The Brothers Karamazov: III. The Foundation of Morality

In a previous post on Dostoevsky, I formulated his argument that belief in God is necessary for morality from an ontological perspective. In this post, I’ll formulate it from an epistemological perspective, following the method of René Descartes. Foundation of Knowledge In his Meditations, Descartes reasoned that ideas formed within our mind have their origin beyond our mind, that is, our ideas are caused by … Continue reading The Brothers Karamazov: III. The Foundation of Morality

The Brothers Karamazov: II. The Nature of Freedom

Choice vs. Freedom There is an important distinction, which most people overlook, between free choice of the will, commonly known as free will, and freedom. Choice is consequent of multiplicity, but freedom is consequent of power of being or becoming. For example, when a person is present at a crossroad, he has a choice between one way or the other, but he does not necessarily … Continue reading The Brothers Karamazov: II. The Nature of Freedom

The Brothers Karamazov: I. The Nature of Morality

The Natural Law The word morality comes from the Latin root mos (meaning “custom or law”), which in turn is a translation of the Greek word ἠθικός (“character or moral nature”). The idea of natural law originated with Plato and the Stoics, and found its full expression in Cicero: The universe is governed by God, who has implanted the immortal soul in man from His … Continue reading The Brothers Karamazov: I. The Nature of Morality

“A Treatise Concerning the Principles of Human Knowledge” by George Berkeley

The Meaning of Reality I was taught from a very young age that reality is what exists independently of human perception and knowledge, and we gain knowledge of reality if and only if our ideas correspond to it. Fantasy is that which has no correspondence in reality, and exists only in the mind of an individual — unless he communicates his fantasy, others have no … Continue reading “A Treatise Concerning the Principles of Human Knowledge” by George Berkeley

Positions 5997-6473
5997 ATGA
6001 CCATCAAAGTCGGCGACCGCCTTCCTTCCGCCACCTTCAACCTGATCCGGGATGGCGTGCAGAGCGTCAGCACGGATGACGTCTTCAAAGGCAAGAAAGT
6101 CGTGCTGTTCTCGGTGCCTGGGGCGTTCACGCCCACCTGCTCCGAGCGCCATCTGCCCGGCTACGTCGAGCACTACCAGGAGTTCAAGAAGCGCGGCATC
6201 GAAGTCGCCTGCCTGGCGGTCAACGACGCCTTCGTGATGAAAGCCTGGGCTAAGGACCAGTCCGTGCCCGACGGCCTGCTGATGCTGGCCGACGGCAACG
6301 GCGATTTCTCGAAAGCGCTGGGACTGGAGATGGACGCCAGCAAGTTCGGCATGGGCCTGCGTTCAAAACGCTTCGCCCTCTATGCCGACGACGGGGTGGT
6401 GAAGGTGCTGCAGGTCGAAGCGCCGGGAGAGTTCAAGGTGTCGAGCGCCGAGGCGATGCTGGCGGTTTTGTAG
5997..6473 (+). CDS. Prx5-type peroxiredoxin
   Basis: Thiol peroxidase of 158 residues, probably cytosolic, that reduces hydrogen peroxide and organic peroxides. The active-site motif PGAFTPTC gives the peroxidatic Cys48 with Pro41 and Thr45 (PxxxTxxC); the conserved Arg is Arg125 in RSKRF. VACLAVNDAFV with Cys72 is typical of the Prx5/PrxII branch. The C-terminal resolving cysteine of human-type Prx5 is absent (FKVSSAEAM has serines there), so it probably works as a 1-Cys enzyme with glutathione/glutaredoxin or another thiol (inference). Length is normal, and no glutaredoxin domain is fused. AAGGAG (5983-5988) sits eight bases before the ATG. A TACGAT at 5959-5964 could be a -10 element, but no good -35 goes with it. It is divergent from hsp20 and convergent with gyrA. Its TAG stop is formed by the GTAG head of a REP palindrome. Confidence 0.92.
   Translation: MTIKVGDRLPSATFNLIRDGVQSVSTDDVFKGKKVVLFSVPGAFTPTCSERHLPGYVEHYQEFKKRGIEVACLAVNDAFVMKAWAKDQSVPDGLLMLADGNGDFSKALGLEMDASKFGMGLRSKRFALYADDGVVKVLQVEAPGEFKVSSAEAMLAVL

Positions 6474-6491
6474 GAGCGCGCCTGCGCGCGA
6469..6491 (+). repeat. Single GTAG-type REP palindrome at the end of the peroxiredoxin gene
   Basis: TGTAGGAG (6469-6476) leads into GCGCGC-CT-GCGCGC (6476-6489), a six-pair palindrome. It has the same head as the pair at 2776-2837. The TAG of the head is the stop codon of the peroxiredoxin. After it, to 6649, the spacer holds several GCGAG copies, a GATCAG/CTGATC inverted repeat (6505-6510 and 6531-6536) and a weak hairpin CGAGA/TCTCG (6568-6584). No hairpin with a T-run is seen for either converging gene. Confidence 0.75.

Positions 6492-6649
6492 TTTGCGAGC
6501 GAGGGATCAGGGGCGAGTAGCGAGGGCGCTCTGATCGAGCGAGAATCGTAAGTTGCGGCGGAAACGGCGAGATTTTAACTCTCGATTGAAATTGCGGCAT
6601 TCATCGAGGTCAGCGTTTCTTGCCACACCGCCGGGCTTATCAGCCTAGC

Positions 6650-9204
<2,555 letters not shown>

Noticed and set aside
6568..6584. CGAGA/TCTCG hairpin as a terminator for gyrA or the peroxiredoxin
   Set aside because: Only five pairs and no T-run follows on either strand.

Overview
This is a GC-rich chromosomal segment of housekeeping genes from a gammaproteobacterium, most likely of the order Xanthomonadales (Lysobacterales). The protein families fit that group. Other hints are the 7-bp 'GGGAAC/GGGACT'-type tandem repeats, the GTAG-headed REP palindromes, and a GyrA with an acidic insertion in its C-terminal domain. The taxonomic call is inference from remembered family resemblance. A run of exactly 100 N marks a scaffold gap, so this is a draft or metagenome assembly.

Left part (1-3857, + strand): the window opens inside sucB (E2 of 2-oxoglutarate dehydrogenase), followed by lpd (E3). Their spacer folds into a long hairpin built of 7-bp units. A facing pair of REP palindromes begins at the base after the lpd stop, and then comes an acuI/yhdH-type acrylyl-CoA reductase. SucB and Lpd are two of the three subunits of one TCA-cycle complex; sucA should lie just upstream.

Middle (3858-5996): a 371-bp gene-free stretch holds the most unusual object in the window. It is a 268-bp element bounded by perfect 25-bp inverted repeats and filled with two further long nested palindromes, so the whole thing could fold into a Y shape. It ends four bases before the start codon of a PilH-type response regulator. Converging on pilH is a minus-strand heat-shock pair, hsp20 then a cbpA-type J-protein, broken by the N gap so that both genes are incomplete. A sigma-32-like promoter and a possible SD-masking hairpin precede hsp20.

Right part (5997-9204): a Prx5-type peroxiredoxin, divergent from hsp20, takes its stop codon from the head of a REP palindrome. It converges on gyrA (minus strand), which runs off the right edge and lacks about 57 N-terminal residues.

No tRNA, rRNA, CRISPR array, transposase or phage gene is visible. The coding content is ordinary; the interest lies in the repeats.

“The Transcendentalist” by Ralph Waldo Emerson

As thinkers, mankind have ever divided into three sects: 1. The Materialist: “Space: the final frontier. These are the voyages of the starship Enterprise. Its five-year mission: to explore strange new worlds, to seek out new life and new civilizations, to boldly go where no man has gone before.” 2. The Transcendentalist: “Though we should soar into the heavens, though we should sink into the … Continue reading “The Transcendentalist” by Ralph Waldo Emerson

“Enchiridion and Fragments” by Epictetus

A life at odds with Fortune resembles a wintry torrent, for it is turbulent, muddy, difficult to pass, violent, noisy and brief; A soul conversant with virtue resembles a perpetual fountain; for it is clear, gentle, agreeable, sweet, serviceable, rich, harmless and innocent. They who have a good constitution of body can bear heat and cold; and so they who have a right constitution of … Continue reading “Enchiridion and Fragments” by Epictetus

“Monarchia” by Dante Alighieri

Dante inquires into three questions concerning monarchy: 1. Whether universal monarchy is necessary to the well-being of the world 2. Whether the Roman people took on Empire by right 3. Whether imperial authority comes from God directly or the Pope Papal vs. Imperial Authority 1. The Priest and King Argument Argument for Papal Authority: From the text of the first book of Kings, they take … Continue reading “Monarchia” by Dante Alighieri